Windows Recovery partitions - removing them - disk imaging questions


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maw62
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Windows 10 has created 2 recovery partitions whilst upgrading (an older upgrade and a recent one).
My Samsung SSD now has a C-drive, 2 recovery partitions (just a couple of 100MB's each) and a protected area.
Upgrading from build 1703 to build 1709 has been failing all the time. Have been busy with it for about two days now.
Tried many scenarios - in fact I can't think of any other one. Uninstalling AV software, DISM, chkdsk, cleanboot, whatever,
they all failed.
Now there is something peculiar: in a setup error log file, it is mentioned D:\Windows ... etc.  - instead of C:\
And no space to extract cab files (C: is 335GB) and all the other drives have really sufficient free space.
This leads me to believe there is something with disk numbering or so and maybe(??) one of the recovery partitions are seen as D:
instead of the actual D drive with 600GB free space.

Now, if at all possible, if(!), I would like to give a try to delete the recovery partitions using a partition manager from USB.
Maybe it isn't possible, I don't know.

But before proceeding... as for diskimaging, right now I create a diskimage of the -entire-  disk, including the recovery partitions.
Q: How am I to proceed when running a disk image, whilst considering the removal of the recovery partitions?
Just drive C: ?
I could create a disk image C-drive only and a 2nd one including the recovery partitions.
What happens if the recovery partitions are gone and I restore the 2nd disk image (including the recovery partitions)?
Will they be restored then?

Thanks!


jphughan
jphughan
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Can you post a screenshot of your disk layout as shown by Reflect under the "Create a backup" tab?  You can use the Snipping Tool included in Windows for taking the screenshot.  But basically, if you have a Recovery partition of 300-450MB as your first partition on disk and also have another larger one after your C drive, the latter is the one that Windows is actually using.  You can confirm this by opening an elevated Command Prompt and typing "reagentc /info" to see which partition is actively being used.  If that's the case, in general yes you can restore your system while omitting the first Recovery partition from the restore entirely, but just this weekend I encountered a system where the original Recovery partition was still used as the boot partition (since the C drive had BitLocker enabled) and the newer Recovery partition was used for the actual Windows Recovery Environment functionality.  In that case, a restore that omitted the first one might still have worked with a "Fix Boot Problems" run afterward, but I'm not sure since I didn't test it.  Anyhow, definitely capture a single image of your entire disk upfront just to be safe.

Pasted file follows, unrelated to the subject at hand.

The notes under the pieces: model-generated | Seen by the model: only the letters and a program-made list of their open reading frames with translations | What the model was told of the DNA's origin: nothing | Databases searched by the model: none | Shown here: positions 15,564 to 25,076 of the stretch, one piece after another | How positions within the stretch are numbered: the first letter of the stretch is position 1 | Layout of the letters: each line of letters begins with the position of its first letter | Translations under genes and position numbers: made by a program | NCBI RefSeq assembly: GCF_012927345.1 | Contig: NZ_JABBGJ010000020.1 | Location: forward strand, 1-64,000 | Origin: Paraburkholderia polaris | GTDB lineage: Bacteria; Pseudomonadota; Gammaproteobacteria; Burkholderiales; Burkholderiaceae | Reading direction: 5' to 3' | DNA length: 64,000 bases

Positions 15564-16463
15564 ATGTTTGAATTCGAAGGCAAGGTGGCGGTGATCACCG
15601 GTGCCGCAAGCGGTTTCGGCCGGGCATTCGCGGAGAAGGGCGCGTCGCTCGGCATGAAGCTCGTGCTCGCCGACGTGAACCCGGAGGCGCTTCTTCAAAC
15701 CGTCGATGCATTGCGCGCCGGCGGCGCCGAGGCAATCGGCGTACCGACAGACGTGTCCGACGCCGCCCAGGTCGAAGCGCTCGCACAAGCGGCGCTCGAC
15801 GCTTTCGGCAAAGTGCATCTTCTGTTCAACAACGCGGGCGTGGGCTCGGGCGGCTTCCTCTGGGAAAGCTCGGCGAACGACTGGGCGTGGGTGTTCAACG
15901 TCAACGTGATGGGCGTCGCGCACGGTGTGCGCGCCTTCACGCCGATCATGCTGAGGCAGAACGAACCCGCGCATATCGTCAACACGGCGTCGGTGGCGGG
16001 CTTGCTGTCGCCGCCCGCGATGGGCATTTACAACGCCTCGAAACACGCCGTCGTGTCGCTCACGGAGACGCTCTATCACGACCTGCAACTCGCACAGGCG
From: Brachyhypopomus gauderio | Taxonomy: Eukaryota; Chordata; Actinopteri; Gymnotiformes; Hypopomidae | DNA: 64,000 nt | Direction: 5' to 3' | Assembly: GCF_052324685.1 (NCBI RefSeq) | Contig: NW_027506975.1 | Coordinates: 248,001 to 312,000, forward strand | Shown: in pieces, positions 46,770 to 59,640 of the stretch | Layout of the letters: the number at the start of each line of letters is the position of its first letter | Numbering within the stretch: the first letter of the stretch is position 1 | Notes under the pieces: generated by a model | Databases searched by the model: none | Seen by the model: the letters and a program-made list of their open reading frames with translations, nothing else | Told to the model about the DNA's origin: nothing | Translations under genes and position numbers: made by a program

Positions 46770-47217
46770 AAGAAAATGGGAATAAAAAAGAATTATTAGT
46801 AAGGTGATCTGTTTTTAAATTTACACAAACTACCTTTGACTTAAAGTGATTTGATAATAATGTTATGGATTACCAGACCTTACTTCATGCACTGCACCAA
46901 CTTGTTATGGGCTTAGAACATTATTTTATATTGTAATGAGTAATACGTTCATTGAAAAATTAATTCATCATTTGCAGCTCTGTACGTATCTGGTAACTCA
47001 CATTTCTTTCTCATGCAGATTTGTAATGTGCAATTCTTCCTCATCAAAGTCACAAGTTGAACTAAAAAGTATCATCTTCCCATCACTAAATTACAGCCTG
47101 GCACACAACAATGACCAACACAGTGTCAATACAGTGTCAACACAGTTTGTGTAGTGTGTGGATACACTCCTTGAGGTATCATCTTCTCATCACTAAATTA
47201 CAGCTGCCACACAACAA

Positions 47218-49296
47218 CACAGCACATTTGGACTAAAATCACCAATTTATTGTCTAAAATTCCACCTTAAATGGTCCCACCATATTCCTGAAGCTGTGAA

In terms of just deleting the Recovery partitions in place, you can do that with diskpart using the "delete partition override" command, but you might end up freeing up space in a location that doesn't allow it to be repurposed if you do it that way.

maw62
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Many thanks for the above.

I just noticed that, after repeated attempts over the last days, there is even another (small) partition added...
As for this 'reagentc /info' - a shortcoming on my part but I never heard about it. FWIW find a screenshot below - have no idea what it means  though  :-)
Hopefully this will cast some light on the issue
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jphughan
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I'm not surprised the Windows 10 upgrade is failing, because this is a very strange disk layout.  Your C drive is the first partition on disk, the EFI partition is placed after the OS partition, and you don't have an MSR partition -- none of which is supposed to happen.  And I'm not even sure what Partition 2 is -- possibly an old Recovery partition that was emptied in favor of the new one later on the disk.  Lastly, Reagentc is showing that the Windows Recovery Environment isn't even enabled.

If you feel up to it, I would do the following to get yourself sorted:
1. Capture a full disk image backup before moving forward.
2. Still in the Rescue environment, launch Command Prompt and open diskpart, then enter "list disk" and "select disk X" to select your OS disk.